• Amerika Square (2016), Greece’s candidate for Best Foreign Language Film at the 2018 Academy Awards, offers timely insight into the European immigration crisis, following a racist Greek nationalist who poisons immigrants with laced bread.
  • Son of Sofia (2016), winner of Best International Narrative Feature at Tribeca, is a magic realist coming-of-age drama about a child escaping his uneasy home life. Transforming into the 1980s Olympic mascot, he befriends a Ukrainian teenage gigolo as the real world closes in.
  • Afterlov (2016), is a cathartic comedy-drama following a broke musician who locks his ex-girlfriend in the basement of a luxury villa to dissect the reasons their relationship fell apart.
  • Boy on the Bridge (2016), based on Eve Makis’ novel The Land of the Golden Apple, is a gripping drama about a young boy who discovers a dark family secret, in the midst of a murder investigation.
  • Lines (2016), a modern day Greek tragedy, offers a commentary on life in modern-day Greece through seven stories about seven individuals crushed by the economic crisis.
  • Pedro Noula (2016), is a thrilling neo-noir about a young man piecing together his identity after a traffic accident erases his memory, with no clues except a passport, broken cell phone, bank check and a photograph of a woman.
  • The Story of the Green Line (2016), the latest film by political activist filmmaker Panicos Chrissanthou, is a provocative war drama following two Cypriots from warring sides who embark on dangerous secret journeys together behind enemy lines.

Documentaries

  • Dogs of Democracy (2016), from Australian director Mary Zournazi and producer Tom Zubrycki, a dog-lover’s take on famous Turkish cat docoKedi, follows the lives of stray dogs in Athens, and the people who take care of them.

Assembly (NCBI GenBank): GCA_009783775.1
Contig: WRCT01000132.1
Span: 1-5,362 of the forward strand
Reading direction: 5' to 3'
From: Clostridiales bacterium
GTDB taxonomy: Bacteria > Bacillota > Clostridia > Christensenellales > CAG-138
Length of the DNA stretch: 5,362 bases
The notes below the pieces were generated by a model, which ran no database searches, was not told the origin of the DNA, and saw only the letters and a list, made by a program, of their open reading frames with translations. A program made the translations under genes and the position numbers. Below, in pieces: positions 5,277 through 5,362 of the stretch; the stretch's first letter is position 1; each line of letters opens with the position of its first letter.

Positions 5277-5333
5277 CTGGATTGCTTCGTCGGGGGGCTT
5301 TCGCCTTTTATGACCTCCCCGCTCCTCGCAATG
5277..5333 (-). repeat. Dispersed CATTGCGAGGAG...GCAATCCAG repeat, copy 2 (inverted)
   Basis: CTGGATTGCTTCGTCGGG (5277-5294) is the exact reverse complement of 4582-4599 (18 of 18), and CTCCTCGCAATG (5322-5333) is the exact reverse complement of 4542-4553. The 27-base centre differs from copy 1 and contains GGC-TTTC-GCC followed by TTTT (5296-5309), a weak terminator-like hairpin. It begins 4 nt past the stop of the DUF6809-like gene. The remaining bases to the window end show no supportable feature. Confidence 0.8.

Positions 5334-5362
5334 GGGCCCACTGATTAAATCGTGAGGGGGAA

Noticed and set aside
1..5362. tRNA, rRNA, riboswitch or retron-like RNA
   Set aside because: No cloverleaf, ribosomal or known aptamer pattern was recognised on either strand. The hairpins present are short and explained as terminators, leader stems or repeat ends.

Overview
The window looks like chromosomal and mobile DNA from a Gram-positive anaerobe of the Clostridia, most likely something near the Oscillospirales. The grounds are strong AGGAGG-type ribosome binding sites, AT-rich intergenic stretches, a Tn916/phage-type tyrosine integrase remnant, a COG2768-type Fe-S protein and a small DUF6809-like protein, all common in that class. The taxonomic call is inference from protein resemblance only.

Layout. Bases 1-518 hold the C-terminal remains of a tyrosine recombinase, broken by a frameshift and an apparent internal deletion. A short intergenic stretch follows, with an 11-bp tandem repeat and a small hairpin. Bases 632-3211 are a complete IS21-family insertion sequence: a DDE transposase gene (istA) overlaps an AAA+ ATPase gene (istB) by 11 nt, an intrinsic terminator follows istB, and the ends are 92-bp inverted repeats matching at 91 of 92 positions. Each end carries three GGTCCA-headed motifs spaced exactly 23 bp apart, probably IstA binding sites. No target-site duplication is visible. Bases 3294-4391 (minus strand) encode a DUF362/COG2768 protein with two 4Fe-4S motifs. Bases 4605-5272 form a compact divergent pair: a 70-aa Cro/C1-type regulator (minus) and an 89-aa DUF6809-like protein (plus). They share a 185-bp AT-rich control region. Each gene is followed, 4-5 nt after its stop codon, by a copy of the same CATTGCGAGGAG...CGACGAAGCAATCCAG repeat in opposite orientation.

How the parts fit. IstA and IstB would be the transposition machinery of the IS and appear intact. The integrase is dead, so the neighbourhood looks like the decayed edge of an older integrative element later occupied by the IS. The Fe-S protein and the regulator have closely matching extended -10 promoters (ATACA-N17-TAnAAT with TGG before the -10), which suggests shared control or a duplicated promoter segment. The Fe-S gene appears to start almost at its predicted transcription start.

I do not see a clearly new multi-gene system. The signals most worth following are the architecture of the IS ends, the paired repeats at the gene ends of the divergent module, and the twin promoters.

• 90 Years PAOK: Nostalgia for the Future (2016), chronicles the 90-year history of the iconic Greek multi-sports club, featuring interviews with players, coaches and members including Greek football legend Giorgos Koudas.
  • Trezoros: The Lost Jews of Kastoria (2016), is a heart-rending documentary following the rarely-told stories of Sephardic Jews during the Nazi occupation of Greece, featuring never-before-seen archival footage and interviews with survivors and their families.

Shorts
Accompanying the program will be 15 international and Australian shorts. Australian highlights include: Annex, adapted from a story by revered Greek-Australian author Chris Tsolkias, and Melbourne slam poet Luka Lesson’s video Please Resist Me.

International highlights include: Gymnast, starring Greek Olympic gymnast Vasiliki Millousi, and Cube, winner of Best Screenplay at the Athens International Film Festival, about a slacker who can solve Rubik’s Cubes at lightning speeds, but struggles to solve his family’s problems.

The Delphi Bank 24th Greek Film Festival runs 10-22 October 2017 at Palace Norton Street, and also travels to Melbourne, Adelaide, Canberra and Brisbane. 

WHAT: The Delphi Bank 24th Greek Film Festival Sydney
WHEN: Tuesday 10 October – Sunday 22 October, 2017
WHERE: Palace Norton Street, 99 Norton Street, Leichhardt, NSW 2040
WEBSITE: www.greekfilmfestival.com.au
FACEBOOK: www.facebook.com/GreekFilmFestival

 

 

GCT Team

This article was researched and written by a GCT team member.